Figure 3 with 2 supplements see all
A small chemical compound can inhibit SAS-6 oligomerization.

(A) The chemical structure of compound PK9119 as a structure formula (top) or three-dimensional model (bottom). (B) Heat map of the chemical shift perturbations in the {1H-15N}-HSQC spectrum of 15N-labelled L. major SAS-697–274 F257E in the presence of 2 mM PK9119. Data are plotted onto the crystal structure of wild-type L. major SAS-697–274. Higher shift perturbation is depicted in warmer colors, whilst prolines (not observable in the HSQC) are colored grey, and unassigned/untraced residues are colored white. The magenta F257 is from the homo-dimer partner and is inserted into the hydrophobic pocket of the dimerization interface. Note that the chemical shift perturbations cluster close to this pocket. Side-chains are drawn for F199 and F212 that showed robust perturbations in (HB)CB(CGCD)HD correlation spectra in the presence of 1 mM PK9119 (Figure 3—figure supplement 1C). (C) SEC-MALS chromatogram of L. major SAS-697–424 showing the refractive index signal with the derived molar masses indicated by the thicker horizontal lines. L. major SAS-697–424 displayed a distribution of masses from that of the dimer up to >200 kDa consistent with a concentration driven self-association equilibrium. In the presence of 1 mM PK9119 the maximal mass was almost halved. The F257E mutant displayed a constant mass of 71 kDa in the absence and presence of PK9119 consistent with the mass of a dimer of L. major SAS-697–424. All samples were injected on SEC-MALS at 25 mg/ml (675 μM in monomer). Due to dilution during SEC the peak concentrations achieved were a factor of ∼10 lower than this (∼68 μM in monomer).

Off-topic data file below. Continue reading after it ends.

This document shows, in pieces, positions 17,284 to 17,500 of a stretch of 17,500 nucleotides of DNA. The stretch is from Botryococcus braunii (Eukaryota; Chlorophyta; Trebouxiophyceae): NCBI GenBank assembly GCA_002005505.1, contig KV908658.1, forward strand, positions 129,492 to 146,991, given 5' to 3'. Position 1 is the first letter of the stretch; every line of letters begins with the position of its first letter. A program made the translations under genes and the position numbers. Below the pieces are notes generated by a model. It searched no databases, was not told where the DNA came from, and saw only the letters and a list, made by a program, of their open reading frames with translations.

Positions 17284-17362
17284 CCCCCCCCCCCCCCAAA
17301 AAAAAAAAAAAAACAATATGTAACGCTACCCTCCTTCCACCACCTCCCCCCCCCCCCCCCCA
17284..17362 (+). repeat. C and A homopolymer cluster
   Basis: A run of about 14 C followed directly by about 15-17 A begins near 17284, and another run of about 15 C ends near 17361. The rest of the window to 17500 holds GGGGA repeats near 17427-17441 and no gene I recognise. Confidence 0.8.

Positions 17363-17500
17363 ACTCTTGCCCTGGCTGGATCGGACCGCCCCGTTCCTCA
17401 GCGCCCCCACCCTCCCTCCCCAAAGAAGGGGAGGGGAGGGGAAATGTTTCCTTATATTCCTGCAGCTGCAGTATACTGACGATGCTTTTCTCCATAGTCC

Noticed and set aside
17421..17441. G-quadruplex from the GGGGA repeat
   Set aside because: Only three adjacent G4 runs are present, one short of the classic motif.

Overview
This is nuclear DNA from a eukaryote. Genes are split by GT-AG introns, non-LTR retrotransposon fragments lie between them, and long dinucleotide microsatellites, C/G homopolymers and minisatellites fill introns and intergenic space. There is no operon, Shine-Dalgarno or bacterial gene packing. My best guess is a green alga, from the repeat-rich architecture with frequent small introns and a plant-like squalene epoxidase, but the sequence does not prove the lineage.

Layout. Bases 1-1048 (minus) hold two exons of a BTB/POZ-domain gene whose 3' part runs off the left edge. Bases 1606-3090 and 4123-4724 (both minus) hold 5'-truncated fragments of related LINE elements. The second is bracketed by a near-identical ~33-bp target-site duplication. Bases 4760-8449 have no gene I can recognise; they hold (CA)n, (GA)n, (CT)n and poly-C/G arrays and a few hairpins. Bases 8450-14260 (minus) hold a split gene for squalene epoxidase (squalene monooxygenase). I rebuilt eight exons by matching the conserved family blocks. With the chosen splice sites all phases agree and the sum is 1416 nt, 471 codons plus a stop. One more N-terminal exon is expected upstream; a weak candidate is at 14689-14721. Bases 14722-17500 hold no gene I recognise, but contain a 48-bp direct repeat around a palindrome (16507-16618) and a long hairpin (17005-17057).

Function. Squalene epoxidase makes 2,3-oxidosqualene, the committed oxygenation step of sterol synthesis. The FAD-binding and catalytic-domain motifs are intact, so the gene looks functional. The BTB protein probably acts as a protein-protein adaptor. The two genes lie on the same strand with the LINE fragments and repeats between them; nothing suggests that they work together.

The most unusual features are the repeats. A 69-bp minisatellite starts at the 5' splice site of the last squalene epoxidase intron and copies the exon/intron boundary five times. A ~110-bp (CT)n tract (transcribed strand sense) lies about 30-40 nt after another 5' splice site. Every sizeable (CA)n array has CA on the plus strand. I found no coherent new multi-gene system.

https://doi.org/10.7554/eLife.01812.012

To determine whether PK9119 affects oligomerization of L. major SAS-6, we subjected wild-type and F257E mutant protein to size-exclusion chromatography—multi-angle light scattering (SEC-MALS) in the presence or absence of 1 mM PK9119 (Figure 3C). Since we were unable to make full length L. major SAS-6 recombinantly, we used a L. major SAS-6 construct that contained the N-terminal domain and approximately half of its coiled-coil domain (Lm SAS-697–424) for this assay. Similar to the previous findings (Gopalakrishnan et al., 2010; Kitagawa et al., 2011; van Breugel et al., 2011), we did not find evidence for a stable ring-fraction of SAS-6 in solution, but found a complex equilibrium of SAS-6 oligomers (ranging up to approximately SAS-6 hexamers) for the wild-type construct in the absence of PK9119, while the F257E mutant was a stable dimer under these conditions, in agreement with stable dimer formation through its coiled-coil domain. When the runs were repeated in the presence of PK9119, we saw a clear shift in the elution volume for the wild-type but not the F257E SAS-6 construct towards smaller molecular weights and a decrease in the analysed mass from MALS, demonstrating that PK9119 partially affects head-to-head dimerization. We also repeated this experiment with the equivalent constructs of zebrafish SAS-6 (Dr SAS-61–326, wild-type and F131D) under similar conditions. The results showed that zebrafish SAS-6 oligomerization was also affected by the presence of PK9119, although to a lesser extent than L. major SAS-6 oligomerization (Figure 3—figure supplement 2). Thus, PK9119 appears to be a general inhibitor of SAS-6 oligomerization in vitro with some preference for the L. major variant, and represents a starting point for further screening of chemical analogs or fragment evolution.

Discussion